Who do you read?
I read whoever I can get my hands on and get into within three or four minutes, because I’m about to be interrupted. But right now I’m reading Jess Walter’s The Zero because he lives in Spokane and because I run into him now and then and because he was nominated for the National Book Award. Also because he signed my copy of his book “to my favorite Spokane author.” Yeah, I asked him to sign it that way. Because I thought it was funny.
Also reading Mere Christianity by C.S. Lewis. Apparently there isn’t a talking lion in this book, so I’m unimpressed.
Who do you read to your kids?
Right now I’m reading Eldest to my son, by Mr. Paolini. The writing in both this book and Eragon drives me nuts, but the story itself is solid, and interesting, and it’s always more interesting when I read a book out loud. I’ve also read the entire Harry Potter series to him. Twice. And we read from Calvin & Hobbes books almost every night (I got the complete C&H for Christmas). Also Dinosaur’s Binkit and Do Hippos Hop?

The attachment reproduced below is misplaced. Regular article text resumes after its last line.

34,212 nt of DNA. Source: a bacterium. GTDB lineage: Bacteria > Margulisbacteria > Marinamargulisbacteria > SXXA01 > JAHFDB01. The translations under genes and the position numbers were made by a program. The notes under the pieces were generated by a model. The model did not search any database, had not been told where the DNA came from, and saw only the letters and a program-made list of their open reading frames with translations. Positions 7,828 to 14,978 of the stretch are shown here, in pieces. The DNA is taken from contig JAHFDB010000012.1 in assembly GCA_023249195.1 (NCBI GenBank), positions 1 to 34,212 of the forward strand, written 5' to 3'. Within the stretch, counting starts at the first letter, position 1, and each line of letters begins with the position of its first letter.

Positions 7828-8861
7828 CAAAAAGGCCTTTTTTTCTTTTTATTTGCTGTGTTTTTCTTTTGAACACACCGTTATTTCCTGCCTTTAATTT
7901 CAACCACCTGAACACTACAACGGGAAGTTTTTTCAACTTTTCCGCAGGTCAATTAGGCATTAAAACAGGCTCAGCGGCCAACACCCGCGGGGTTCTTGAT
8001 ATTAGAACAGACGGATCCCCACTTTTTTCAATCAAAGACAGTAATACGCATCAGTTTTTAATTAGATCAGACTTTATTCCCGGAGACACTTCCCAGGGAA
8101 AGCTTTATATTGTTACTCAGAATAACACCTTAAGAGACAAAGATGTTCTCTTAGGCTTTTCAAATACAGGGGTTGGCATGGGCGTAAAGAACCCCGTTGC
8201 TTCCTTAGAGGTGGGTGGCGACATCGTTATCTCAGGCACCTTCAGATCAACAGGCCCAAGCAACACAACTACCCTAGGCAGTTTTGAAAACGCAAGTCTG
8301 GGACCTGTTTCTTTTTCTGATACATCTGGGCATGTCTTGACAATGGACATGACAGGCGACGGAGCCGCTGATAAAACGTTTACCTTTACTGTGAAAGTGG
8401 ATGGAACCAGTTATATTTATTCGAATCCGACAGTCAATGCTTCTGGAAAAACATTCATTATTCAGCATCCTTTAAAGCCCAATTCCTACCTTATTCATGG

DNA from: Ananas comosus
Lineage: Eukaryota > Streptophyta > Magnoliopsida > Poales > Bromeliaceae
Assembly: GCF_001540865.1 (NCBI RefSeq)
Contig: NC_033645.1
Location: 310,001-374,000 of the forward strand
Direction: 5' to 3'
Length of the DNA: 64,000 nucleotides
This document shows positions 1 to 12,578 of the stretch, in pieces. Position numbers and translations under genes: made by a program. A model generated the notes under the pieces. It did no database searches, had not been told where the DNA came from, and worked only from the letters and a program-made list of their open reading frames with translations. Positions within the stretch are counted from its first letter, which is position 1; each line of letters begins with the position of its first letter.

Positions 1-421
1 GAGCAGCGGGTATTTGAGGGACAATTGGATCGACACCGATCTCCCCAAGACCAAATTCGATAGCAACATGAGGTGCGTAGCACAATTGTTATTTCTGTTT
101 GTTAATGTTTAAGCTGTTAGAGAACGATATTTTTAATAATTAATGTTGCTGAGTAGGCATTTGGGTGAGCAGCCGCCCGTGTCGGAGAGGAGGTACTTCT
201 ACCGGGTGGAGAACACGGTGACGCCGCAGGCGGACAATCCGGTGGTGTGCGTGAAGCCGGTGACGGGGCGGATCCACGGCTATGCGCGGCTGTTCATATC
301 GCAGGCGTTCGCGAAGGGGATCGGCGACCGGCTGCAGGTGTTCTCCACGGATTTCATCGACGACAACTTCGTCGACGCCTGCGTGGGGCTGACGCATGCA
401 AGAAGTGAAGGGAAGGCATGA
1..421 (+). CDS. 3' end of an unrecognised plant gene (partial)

The Improper, Ambush Interview, September, 2006.
My webmaster, who is most importantly my friend, is also one hell of a writer and editor.
A few years ago, he stayed here while he visited his New York agent. And when he went back to Spokane, he left a copy of the first few chapters of what would become this book:
And he wrote a note on it for my dog, Brian, who was dying at the time.
It’s a funny and tender little book you can even read to the kids because there are chapters where the dog explains why he drinks from the toilet and why he bites the vacuum cleaner.
Terry puts up with my vague but frequent ideas for fixing up my new blog. For example:
From: Susan Henderson
Subject: not the blue circle
Date: August 31, 2006 5:45:13 PM EDT
To: Terry Bain